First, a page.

As it is the motor that is the energy sapping aspect of the pump, special attention should be given to this aspect and where conventional motors are used these should be EFF1 rated or better. Many pump manufacturers charge their customers extra for this option, but with a Grundfos solution these extra efficient motors come as an integral part of our standard offering.
With a variable volume system, permanent magnet circulators are today’s choice because they deliver significant energy savings over older style pumps as they automatically adjust to match the system demands. The sums really do stack up – a 20% reduction in speed returns a 50% reduction in energy consumption and a 50% reduction translates into a huge 87% saving in electrical consumption – all based on cube law principles.
At your service
Ongoing servicing issues are not something that is frequently considered as part of the equation when selecting a replacement pump, yet this can often be an important consideration. In the instance of glandless circulators, replacement heads are readily available and are simple to change. On glanded pumps the two main service items are the motor and the mechanical seal and newer pump designs facilitate easier replacement of these ‘wear’ components.
Opting for a major pump manufacturer like Grundfos when replacing pumps will mean that they will be able to offer long-term support for their products through a national service back-up and will also continue to offer a wide range of dedicated service kits and replacement motors for their ranges, often at very short leadtimes. This assurance is something that is rarely sought at the time of purchase but that can have nightmarish consequences when the pump fails or needs emergency servicing.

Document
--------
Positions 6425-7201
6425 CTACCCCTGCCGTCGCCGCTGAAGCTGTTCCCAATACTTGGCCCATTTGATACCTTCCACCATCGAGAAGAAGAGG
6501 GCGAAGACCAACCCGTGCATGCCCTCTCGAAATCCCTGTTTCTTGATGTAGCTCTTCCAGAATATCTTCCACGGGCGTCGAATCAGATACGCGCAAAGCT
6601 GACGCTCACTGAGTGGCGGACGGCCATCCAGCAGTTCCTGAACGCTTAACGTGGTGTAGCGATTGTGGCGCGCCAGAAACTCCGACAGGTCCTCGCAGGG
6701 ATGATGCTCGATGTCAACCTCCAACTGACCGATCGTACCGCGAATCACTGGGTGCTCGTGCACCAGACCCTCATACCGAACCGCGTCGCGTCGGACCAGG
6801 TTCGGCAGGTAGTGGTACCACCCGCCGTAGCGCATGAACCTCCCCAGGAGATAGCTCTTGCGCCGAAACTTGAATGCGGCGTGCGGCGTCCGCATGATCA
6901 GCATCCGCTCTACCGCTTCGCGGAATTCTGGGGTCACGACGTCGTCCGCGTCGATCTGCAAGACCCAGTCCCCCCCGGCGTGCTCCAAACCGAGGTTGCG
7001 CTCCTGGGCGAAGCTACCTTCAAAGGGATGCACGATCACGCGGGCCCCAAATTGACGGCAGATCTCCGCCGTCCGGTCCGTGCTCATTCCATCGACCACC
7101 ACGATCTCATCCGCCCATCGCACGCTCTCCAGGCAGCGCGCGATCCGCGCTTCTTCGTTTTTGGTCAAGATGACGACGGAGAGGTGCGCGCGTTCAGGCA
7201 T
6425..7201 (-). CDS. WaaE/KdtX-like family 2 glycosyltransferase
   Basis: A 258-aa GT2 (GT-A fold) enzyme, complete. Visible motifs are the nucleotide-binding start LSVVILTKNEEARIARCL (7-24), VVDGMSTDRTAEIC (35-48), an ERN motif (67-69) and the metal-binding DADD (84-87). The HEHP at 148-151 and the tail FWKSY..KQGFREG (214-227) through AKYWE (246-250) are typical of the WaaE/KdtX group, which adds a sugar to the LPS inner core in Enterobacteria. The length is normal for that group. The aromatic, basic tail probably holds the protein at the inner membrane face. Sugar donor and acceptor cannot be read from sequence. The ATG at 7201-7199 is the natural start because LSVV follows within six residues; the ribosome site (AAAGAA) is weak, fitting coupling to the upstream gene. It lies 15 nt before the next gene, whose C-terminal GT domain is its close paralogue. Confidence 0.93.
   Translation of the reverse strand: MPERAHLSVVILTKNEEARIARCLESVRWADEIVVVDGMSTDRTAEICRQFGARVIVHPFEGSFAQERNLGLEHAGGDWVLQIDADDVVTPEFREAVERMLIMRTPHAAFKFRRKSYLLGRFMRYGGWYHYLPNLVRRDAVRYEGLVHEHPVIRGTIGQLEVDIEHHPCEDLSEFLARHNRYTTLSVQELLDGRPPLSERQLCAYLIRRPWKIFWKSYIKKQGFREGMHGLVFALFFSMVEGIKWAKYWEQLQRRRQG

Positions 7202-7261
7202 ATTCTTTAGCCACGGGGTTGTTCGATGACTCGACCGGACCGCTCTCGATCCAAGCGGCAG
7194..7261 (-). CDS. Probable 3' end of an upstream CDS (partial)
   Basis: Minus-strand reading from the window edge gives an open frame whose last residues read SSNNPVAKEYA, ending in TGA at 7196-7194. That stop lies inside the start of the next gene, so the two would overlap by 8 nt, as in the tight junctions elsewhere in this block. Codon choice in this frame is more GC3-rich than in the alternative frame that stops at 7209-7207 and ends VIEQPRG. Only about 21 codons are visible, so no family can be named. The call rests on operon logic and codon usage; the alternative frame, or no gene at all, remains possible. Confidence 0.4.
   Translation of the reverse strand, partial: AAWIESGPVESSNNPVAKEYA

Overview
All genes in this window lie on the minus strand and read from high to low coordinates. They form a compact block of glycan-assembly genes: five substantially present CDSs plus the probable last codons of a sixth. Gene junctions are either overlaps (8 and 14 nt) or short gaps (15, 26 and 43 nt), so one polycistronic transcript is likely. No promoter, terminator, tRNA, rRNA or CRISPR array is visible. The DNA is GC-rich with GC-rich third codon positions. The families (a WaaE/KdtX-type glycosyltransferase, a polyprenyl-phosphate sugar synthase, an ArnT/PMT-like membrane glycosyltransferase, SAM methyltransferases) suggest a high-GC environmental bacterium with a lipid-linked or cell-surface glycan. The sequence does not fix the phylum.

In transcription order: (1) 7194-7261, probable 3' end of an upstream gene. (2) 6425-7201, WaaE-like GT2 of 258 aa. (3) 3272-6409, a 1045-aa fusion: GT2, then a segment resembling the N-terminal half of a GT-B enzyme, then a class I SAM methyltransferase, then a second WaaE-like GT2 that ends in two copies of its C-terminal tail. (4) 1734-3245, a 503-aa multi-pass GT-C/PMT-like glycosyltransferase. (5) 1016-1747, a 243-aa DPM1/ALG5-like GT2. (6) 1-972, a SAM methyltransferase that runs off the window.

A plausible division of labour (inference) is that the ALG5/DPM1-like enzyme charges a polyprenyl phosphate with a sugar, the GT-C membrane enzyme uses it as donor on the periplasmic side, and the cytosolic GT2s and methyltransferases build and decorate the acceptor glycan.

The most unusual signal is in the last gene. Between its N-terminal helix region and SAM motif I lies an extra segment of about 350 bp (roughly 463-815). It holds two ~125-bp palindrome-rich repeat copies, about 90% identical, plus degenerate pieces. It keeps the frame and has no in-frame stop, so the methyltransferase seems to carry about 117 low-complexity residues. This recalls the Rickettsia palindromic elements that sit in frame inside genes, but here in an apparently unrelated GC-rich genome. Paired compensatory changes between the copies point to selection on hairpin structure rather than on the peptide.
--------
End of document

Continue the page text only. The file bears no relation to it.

Mind the gap
With space in commercial buildings at more and more of a premium, the choice of in-line or end-suction style products becomes a more important consideration. Solutions normally need to offer the least pipe work modifications possible but access to the motor is important as it is taking into consideration the need to use cranes or hoists.
Re-selection made easy
To make it easier for customers to select a replacement pump that offers the maximum levels of efficiency Grundfos offer an on-line selection tool (at http://www.grundfos.co.uk/) called WebCAPS. This tool allows people to make the most efficient selection both in the instance of a new pump or where a replacement is needed.
When the ‘Replacement’ option is selected from either the web site (WinCAPS, a selection tool, is also available on CD), the user is invited to input a number of key pieces of information including what the current pump type they are replacing and if they want the replacement decision to be based on energy cost considerations.
The programme will then calculate the actual energy and cost savings that can be made by opting for a better efficiency pump and thus take all of the guess work out of the replacement equation.
Pump efficiency is improving due to many factors including improvements in pump design, the achievement of improved tolerances in manufacturing, better testing and when in the field, ease of service, accessibility of spare parts
as well as a wide range of ancillary products that support the infrastructure they sit within.
Make sure you take advantage of the latest technological advances by choosing to reselect every time a pump needs to be replaced. That way you will know you have achieved a win/win – by reducing energy usage and decreasing the buildings’ carbon footprint.